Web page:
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8 October 2018 Financial Analysts Journal

The Predictive Power of Politics (Summary)

  1. Phil Davis

This In Practice piece gives a practitioner’s perspective on the article “Corporate Political Strategies and Return Predictability” by Chansog (Francis) Kim, Incheol Kim, Christos Pantzalis, and Jung Chul Park, published in the Fourth Quarter 2018 issue of the Financial Analysts Journal.

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What’s the Investment Issue?

Changes in the political landscape and in the law are a continuous source of uncertainty for companies. Political and legal changes can reshape companies’ investment opportunities, operating costs, regulatory environment, and value.

Assuming that the prices of companies with a strong focus on political events do react to political shocks, the authors seek to find out what this means for the share prices of similar companies.

It seems intuitive to the authors that, in response to a political event or policy, investors would initially assess the effect on companies that are adept at processing political information. Only afterwards would investors look at the impact on companies that do not focus on political developments.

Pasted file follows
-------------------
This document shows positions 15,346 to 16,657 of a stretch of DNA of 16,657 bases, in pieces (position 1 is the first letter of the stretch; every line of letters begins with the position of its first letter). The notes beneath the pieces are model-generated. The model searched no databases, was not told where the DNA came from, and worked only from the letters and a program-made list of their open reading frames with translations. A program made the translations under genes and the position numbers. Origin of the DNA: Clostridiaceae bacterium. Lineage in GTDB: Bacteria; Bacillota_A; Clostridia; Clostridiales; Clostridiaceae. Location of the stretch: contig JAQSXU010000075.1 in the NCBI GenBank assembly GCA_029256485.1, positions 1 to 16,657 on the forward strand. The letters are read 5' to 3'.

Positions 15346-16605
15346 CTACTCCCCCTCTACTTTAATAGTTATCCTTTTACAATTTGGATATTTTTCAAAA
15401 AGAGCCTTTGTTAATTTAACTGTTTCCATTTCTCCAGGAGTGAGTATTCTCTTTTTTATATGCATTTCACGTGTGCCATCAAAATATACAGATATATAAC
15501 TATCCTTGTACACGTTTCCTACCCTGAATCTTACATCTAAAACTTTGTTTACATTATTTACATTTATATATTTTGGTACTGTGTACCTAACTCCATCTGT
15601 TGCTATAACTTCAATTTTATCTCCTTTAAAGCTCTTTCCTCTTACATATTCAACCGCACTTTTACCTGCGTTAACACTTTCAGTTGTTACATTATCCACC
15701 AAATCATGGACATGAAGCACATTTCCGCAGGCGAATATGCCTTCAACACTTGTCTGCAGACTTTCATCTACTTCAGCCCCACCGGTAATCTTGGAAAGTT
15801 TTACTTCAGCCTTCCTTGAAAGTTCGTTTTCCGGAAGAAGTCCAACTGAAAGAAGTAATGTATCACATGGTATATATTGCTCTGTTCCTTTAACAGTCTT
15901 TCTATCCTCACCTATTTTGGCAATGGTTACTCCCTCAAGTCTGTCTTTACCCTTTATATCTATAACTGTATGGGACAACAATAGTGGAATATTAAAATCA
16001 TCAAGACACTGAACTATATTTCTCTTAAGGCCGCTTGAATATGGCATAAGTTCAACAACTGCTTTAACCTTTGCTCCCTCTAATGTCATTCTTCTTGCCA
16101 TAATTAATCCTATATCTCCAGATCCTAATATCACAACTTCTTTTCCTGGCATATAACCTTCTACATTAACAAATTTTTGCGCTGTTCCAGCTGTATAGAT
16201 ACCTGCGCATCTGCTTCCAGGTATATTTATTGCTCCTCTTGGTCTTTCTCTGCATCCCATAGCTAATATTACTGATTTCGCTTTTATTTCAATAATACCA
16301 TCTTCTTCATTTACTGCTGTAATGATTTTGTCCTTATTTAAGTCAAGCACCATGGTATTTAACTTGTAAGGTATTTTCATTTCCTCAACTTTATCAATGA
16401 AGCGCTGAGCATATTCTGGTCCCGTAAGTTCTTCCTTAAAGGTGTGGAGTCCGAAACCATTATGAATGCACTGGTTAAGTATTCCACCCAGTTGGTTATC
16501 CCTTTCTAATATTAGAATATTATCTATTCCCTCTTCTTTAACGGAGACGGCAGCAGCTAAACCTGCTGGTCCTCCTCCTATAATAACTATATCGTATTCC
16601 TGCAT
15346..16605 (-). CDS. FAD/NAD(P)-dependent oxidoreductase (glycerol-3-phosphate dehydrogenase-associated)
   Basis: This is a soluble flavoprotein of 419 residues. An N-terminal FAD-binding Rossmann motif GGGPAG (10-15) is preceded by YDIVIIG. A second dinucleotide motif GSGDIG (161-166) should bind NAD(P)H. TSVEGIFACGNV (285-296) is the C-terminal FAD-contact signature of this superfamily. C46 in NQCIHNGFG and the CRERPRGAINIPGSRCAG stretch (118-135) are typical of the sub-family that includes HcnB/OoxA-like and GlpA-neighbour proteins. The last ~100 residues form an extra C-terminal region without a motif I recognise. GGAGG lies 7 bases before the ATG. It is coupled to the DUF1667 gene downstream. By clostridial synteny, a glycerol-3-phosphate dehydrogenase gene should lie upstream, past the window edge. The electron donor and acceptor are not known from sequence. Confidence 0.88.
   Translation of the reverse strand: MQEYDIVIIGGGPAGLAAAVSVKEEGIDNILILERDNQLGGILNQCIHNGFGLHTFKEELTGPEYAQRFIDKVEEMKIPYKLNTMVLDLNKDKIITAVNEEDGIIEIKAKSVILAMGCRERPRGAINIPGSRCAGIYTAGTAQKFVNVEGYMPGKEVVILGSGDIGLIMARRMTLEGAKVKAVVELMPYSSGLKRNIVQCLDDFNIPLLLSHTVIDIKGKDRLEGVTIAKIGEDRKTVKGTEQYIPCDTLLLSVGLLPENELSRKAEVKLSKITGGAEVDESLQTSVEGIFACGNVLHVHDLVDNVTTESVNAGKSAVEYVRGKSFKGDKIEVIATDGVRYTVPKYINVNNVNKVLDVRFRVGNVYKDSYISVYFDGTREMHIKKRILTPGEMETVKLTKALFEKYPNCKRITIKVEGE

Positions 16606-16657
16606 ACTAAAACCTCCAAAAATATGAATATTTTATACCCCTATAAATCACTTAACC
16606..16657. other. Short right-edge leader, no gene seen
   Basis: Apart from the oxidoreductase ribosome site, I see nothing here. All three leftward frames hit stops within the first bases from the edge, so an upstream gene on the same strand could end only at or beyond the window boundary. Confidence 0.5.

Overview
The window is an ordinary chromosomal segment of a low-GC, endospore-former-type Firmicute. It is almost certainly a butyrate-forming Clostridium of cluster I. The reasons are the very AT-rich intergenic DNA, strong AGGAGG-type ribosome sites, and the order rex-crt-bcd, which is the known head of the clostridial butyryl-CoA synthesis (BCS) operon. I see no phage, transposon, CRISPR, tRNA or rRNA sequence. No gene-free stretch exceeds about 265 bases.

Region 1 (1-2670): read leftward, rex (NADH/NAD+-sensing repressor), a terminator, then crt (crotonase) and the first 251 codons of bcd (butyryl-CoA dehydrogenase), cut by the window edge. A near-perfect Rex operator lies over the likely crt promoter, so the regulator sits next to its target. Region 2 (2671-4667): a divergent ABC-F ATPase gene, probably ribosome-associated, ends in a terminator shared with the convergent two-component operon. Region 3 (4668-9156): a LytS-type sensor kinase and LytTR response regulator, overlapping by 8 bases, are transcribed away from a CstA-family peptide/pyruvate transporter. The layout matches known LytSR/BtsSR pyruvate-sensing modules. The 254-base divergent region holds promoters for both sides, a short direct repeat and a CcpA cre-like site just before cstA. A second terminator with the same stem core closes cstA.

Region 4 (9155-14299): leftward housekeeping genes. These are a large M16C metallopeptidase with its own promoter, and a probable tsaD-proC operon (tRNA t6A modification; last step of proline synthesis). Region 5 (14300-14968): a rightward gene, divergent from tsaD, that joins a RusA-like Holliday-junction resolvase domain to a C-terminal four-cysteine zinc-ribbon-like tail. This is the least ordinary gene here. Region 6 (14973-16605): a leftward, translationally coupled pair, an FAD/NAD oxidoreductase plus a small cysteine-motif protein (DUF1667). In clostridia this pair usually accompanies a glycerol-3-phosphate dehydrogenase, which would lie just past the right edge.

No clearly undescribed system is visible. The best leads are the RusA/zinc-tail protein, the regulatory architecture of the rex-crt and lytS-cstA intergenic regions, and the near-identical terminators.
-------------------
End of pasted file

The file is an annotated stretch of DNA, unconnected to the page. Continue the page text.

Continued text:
That is, the authors seek to find out whether information contained in the share prices of politically connected companies eventually trickles down to the share prices of competitors and, if so, with what time lag.

How Do the Authors Tackle the Issue?

The authors evaluate the prices of US stocks from 1995—three years before information on corporate lobbying first became publicly available—to 2016.

They identify and examine three types of political strategies commonly used by companies: (1) hiring at least one ex-politician to the board of directors; (2) directing donations of money to politicians for their campaigns; or (3) lobbying directly or indirectly. To determine which companies hired ex-politicians, the authors use a tool to search the SEC database. Where the politician’s level of experience and influence is not publicly available, bespoke research is carried out. Donations data are sourced from the Federal Election Commission, and lobbying information is gathered from OpenSecrets, a non-partisan, not-for-profit research organization.